Ukrainian troops using US-supplied precision artillery severely damaged a bridge vital to Russian military supply lines in occupied Kherson, Ukrainian authorities said on Wednesday.
“Successful missile strikes on bridges over the Dnipro River by #UAarmy create an impossible dilemma for the Russian occupying forces in #Kherson,” the Ukrainian Defense Ministry tweeted. “Withdraw or be destroyed by #UAarmy. The choice is theirs.”
The bridge is one of two river crossings that Russia uses to transport personnel and equipment to Russian-occupied territories. The attack was not intended to destroy the bridge, but to disable its use by the Russian military, said Nataliya Gumenyuk, spokeswoman for Ukraine’s Operational Command South.
The Ukrainians used a High Mobility Artillery Rocket System that the US has supplied in recent weeks. Since its invasion five months ago, Russia has relied on less accurate artillery to shell civilian areas indiscriminately.
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►A “Hero of Ukraine” died in combat on Tuesday, the army reported. Major Oleksandr Kukurba, 28, was the intelligence chief of a tactical aviation brigade. In April, Kukurba was awarded the title of Hero of Ukraine and a military Gold Star for personal bravery and heroism. Three days of mourning began Wednesday.
►Germany approved the sale of 100 tank howitzers worth $1.7 billion, according to Der Spiegel and other media reports. The deal is worth about three times the value of what Germany has delivered to Ukraine so far.
►Ukraine estimated total Russian combat losses at more than 40,000 killed or wounded, along with the destruction of 1,738 tanks and 3,971 armored vehicles. Neither country is releasing details of its own losses.
►Inflation in Ukraine rose from 10% in January to 21.5% in June, “mainly due to war-induced shocks and global price pressures,” according to the National Bank of Ukraine.
►Ukraine parliament approved lawmaker Andriy Kostin, a staunch loyalist of President Volodymyr Zelenskyy’s party, as attorney general. Kostin replaces Iryna Venediktova, who was removed from office this month over concerns about treason within the ranks of the office.
US made ‘substantial’ offer to release Griner, compatriot
WNBA star Brittney Griner and compatriot Paul Whelan could be freed from captivity in Russia under the terms of a deal proposed by the Biden administration, Foreign Secretary Antony Blinken said on Wednesday.
It is not yet known whether Russia will accept the deal, but Blinken’s admission and his revelation that he plans to communicate with his Kremlin counterpart for the first time since the start of the war mark a major reversal of the earlier policy.
Blinken said the US “put a substantial proposal on the table weeks ago” to facilitate their release and that he plans to argue his case during a meeting with Russian Foreign Minister Sergey Lavrov. Blinken didn’t disclose details of the possible prisoner swap, but CNN reported that the US offered Viktor Bout, a Russian arms dealer nicknamed “The Merchant of Death.”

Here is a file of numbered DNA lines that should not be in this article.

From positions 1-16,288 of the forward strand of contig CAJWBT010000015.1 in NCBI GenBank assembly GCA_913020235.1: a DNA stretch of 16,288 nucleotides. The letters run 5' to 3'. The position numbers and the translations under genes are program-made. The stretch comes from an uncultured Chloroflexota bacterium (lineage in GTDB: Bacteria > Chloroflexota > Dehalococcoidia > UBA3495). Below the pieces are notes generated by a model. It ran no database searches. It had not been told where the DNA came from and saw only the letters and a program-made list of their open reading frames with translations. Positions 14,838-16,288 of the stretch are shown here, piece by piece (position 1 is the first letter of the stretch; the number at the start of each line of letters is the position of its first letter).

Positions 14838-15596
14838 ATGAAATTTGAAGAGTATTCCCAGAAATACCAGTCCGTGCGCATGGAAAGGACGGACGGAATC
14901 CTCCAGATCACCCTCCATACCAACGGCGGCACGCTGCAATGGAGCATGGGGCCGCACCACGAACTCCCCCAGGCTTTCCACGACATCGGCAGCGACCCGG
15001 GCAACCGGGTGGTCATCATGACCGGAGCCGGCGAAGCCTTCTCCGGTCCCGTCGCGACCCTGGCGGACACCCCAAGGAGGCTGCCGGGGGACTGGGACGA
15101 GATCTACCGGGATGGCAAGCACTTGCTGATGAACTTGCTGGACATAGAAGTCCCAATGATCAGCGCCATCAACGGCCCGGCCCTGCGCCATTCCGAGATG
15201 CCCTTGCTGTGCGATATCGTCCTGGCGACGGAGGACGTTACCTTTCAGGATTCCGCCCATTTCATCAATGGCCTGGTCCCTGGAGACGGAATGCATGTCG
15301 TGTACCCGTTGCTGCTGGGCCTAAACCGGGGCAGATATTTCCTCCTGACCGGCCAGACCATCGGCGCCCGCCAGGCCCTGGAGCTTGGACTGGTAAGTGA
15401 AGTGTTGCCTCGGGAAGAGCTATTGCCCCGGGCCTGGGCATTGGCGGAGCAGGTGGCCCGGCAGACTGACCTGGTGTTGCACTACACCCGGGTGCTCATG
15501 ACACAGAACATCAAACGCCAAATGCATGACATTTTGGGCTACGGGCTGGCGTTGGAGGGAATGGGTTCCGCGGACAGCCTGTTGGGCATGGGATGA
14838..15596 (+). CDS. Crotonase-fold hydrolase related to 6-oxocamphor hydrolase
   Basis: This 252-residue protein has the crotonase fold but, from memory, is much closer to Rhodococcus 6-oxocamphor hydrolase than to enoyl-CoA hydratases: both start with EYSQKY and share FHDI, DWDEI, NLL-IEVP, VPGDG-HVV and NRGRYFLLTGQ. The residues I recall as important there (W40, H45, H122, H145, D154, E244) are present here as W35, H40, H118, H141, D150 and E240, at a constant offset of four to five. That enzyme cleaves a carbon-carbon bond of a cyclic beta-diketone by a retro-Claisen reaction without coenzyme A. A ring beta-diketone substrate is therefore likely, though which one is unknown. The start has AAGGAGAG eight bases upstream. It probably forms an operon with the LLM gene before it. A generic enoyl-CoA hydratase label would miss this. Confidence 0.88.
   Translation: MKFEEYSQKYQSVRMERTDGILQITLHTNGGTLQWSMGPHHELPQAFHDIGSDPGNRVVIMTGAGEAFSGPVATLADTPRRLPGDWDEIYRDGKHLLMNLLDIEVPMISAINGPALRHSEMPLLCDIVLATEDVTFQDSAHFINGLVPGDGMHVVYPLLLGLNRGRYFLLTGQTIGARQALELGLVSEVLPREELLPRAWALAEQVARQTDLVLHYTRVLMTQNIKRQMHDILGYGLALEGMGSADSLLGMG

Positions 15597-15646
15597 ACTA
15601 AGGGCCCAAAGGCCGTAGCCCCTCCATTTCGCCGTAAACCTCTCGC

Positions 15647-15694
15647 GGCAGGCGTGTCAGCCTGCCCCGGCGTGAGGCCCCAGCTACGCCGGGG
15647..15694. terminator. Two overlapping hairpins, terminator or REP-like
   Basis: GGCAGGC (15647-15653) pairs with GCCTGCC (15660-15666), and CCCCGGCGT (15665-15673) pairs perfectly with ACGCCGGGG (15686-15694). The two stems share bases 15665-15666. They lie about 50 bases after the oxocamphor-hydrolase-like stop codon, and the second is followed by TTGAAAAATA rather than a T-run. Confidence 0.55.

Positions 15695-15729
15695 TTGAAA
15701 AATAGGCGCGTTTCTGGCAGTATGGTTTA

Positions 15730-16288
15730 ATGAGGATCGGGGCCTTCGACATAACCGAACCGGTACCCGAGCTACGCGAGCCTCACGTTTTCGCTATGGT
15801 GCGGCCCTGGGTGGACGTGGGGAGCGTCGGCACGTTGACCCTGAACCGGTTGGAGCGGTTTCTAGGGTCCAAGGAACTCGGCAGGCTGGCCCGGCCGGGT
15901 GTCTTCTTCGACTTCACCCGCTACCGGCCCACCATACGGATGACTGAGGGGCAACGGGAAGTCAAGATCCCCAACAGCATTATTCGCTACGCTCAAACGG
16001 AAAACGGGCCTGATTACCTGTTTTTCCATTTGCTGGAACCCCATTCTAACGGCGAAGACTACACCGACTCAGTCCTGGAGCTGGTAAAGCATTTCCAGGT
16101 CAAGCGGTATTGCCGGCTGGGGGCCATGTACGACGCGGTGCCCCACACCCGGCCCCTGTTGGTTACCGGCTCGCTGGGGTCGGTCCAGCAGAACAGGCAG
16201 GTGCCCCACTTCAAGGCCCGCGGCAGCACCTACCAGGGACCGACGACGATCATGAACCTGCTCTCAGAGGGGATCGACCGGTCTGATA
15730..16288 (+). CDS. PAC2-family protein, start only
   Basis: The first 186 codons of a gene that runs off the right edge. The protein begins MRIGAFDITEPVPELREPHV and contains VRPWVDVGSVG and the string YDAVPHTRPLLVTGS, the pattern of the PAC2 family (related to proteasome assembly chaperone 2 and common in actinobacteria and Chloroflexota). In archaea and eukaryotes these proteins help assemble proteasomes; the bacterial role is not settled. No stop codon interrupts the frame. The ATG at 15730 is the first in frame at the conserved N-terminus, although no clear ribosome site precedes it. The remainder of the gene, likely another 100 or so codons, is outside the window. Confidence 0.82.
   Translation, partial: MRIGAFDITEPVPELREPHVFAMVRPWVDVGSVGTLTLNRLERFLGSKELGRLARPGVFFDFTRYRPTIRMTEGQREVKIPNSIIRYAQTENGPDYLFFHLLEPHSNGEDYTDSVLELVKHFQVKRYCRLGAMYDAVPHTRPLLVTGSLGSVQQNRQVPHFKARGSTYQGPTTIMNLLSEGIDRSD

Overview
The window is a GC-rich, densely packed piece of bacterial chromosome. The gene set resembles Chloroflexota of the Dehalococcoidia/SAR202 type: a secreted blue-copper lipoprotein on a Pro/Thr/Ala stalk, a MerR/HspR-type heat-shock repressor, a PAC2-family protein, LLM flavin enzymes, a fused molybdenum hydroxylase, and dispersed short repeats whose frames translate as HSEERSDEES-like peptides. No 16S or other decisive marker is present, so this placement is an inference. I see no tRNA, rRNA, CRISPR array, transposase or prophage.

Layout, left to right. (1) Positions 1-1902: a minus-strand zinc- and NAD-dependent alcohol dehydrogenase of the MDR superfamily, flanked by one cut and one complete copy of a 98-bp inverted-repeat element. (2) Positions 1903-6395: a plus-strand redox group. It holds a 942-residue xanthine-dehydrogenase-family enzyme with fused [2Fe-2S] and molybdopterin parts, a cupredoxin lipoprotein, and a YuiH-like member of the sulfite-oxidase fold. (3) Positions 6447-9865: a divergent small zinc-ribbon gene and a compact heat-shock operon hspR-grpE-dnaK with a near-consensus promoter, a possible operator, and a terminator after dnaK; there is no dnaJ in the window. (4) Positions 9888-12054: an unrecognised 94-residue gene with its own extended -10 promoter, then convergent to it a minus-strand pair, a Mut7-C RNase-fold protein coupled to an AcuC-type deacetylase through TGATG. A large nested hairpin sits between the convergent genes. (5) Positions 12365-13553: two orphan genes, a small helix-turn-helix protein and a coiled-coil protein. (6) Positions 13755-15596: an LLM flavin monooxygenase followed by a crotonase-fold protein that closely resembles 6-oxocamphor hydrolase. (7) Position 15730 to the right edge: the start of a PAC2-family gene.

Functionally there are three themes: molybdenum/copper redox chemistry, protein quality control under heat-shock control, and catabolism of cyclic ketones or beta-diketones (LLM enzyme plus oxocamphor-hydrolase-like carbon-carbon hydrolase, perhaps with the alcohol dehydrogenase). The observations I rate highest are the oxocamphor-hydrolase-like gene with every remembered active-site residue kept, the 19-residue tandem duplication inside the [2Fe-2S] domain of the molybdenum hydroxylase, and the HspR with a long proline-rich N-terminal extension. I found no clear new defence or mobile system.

Griner, who was arrested at a Moscow airport in February on drug-related charges, testified in a Russian court on Wednesday, saying her interpreter only translated a fraction of what she said when she was questioned after she was detained. Griner also testified that she was not given an explanation of her rights or access to a lawyer and that she was told to sign documents that she did not understand.
Griner, 31, has pleaded guilty to a drug charge that could carry up to 10 years in prison.
Zelenskyy: Biden’s visit would be ‘big signal’ of support
Joe Biden visiting Ukraine would send a “big signal” of support for the war-ravaged nation, Ukrainian President Volodymyr Zelenskyy said in an interview in Britain to be broadcast on TalkTV on Wednesday. The White House has not announced plans for a Biden trip to Kiev.
Zelenskyy noted that first lady Jill Biden received critical acclaim in Ukraine when she visited on Mother’s Day. And Zelenskyy said his wife’s visit to the White House and Congress drew a lot of response in the US
“President Biden’s visit to Ukraine would be the strongest signal that can be given in support of Ukraine,” Zelenskyy said.
The Philippine government is canceling a plan to purchase 16 Russian military transport helicopters over concerns over US sanctions, a Philippine defense official said.
Delfin Lorenzana told The Associated Press that he canceled the $227 million deal to purchase the Mi-17 helicopters while serving as Secretary of Defense under former President Rodrigo Duterte, whose six-year term ended June 30. He said US security officials were aware of Manila’s decision and could offer similar heavy-lift helicopters.
Philippine Ambassador to Washington Jose Manuel Romualdez said the deal was canceled because Manila could have faced sanctions under a US law called the Countering America’s Adversaries Through Sanctions Act.
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‘Gas is now part of Russian foreign policy’: EU energy concerns are mounting
Russia’s Gazprom was one step away from cutting gas supplies to Europe through the Nord Stream pipeline on Wednesday after power was cut to 20% of capacity. The energy giant blames the cuts on shutting down another Siemens turbine at the Portovaya compressor station.
Gazprom needs extensive documentation to verify that the turbines, which have been sent to Canada for maintenance, do not violate sanctions. European leaders dismiss the paperwork demands as a ruse by Russia as it seeks political power over Europe before the winter.
“Gas is now part of Russian foreign policy and possibly Russian war strategy,” German energy official Klaus Mueller told Deutschlandfunk radio.
Contributions: The Associated Press